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February 11, 2010 5:29 PM

Skadden's Judith Kaye Slams Binghamton Hoops Program

Posted by Zach Lowe

As a hoops junkie, we've been eagerly awaiting an independent report about possible violations and other shady behavior involving the men's basketball program at Binghamton University, which shot from obscurity to prominence last year behind a coach with a winning pedigree and several talented players. 

But by the end of last season, when Binghamton made the men's championship tournament for the first time, reports already had surfaced that the university had lowered its academic standards to beef up the team. Eventually, the university dismissed six of the team's players amid a slew of arrests and reports of payments to players, academic fraud, and other possible violations of NCAA rules. The school placed the team's coach, Kevin Broadus, a former assistant at Georgetown University, on paid leave, and hired Skadden, Arps, Slate, Meagher & Flom of counsel Judith Kaye to lead an independent review of the program. As you probably know, Kaye retired from her spot as chief judge of the New York Court Appeals after 15 years on the job.

Kaye's report came out today, and it's not pretty, according to The New York Times. But at the same time, we couldn't help feeling a bit frustrated at how depressingly typical these sorts of ethics issues have been in the history of college sports. Some of the report's highlights, according to the NYT: Broadus and the coaching staff asked professors to change grades; the coaches pushed students to take easy courses, and the school accepted transfer credit for fluff courses such as Bowling I and Tennis; one player asked an assistant coach for help altering an essay so that it wouldn't be similar to one the player had found on the Internet; coaches made phone calls to recruits in violation of NCAA rules; and coaches and players discussed the possibility that coaches might give players money to cover court fees stemming from drug arrests.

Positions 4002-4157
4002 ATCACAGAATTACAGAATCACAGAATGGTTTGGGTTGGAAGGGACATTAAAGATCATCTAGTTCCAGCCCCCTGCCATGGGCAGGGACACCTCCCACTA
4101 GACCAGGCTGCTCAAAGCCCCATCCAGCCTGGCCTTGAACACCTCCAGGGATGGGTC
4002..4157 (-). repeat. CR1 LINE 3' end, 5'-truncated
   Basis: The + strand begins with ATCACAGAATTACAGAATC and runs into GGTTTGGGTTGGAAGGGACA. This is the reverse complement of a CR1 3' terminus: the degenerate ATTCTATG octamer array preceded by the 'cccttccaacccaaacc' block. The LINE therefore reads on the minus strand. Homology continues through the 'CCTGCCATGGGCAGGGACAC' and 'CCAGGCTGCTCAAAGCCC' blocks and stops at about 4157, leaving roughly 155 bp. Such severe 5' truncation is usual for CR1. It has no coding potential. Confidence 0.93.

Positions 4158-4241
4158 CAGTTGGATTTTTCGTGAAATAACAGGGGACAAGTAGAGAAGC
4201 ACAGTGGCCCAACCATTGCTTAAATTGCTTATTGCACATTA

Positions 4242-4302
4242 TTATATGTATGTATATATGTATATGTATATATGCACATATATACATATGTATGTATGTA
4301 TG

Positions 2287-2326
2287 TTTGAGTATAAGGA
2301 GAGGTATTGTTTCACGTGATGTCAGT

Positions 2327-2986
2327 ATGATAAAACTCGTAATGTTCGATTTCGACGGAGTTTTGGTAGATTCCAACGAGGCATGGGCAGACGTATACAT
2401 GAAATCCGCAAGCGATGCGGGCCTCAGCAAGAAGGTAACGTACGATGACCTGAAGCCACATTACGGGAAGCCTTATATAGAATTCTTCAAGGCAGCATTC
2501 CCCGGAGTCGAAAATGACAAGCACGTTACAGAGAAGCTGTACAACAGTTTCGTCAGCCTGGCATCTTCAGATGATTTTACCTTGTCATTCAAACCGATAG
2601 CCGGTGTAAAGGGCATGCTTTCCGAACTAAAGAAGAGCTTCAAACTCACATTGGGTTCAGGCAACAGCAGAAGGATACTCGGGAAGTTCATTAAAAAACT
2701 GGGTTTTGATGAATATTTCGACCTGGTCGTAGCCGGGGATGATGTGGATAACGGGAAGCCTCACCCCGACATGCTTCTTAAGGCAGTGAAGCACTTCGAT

And the coaching staff generally seemed more concerned with keeping arrests from the public rather than using them as opportunities to correct misbehavior, the report says. At one point, according to the report, Broadus sent a text message telling a player who had been arrested for possession of marijuana that it was "very, very important that you get this off the books in the court. Trust me."

There is also the matter of a mystery $6,000 tuition payment on behalf of one player--a payment that cannot be traced to anyone, the NYT says. 

The NCAA will likely be interested in the compliance issues the report raised, the NYT says, and sanctions against the school are possible. 

We reached out to Kaye, but she declined to comment, saying in an e-mail that she would prefer the report speak for itself. Kaye and other Skadden lawyers who worked on the 99-page report for four months billed the school $913,000, the NYT says. 

None of this will shock longtime fans and observers of college basketball. Off the top of our heads, we remember the scandal in 2003 in which two University of Georgia basketball coaches resigned after revelations that an assistant coach offered a course called "basketball strategy" for academic credit. The tests asked players questions such as, How many points is a three-point basket worth? Players received credit even if they did not attend the course. The NCAA punished the University of Minnesota basketball program in 2000 for arranging for tutors to write academic papers for players, and, in the early 1990s, the NCAA placed the University of Kentucky on probation after it surfaced that an assistant coach had funneled cash to the family of a prized recruit. There are many, many similar stories.

And now there's Binghamton, which will await its NCAA fate over the next few months.

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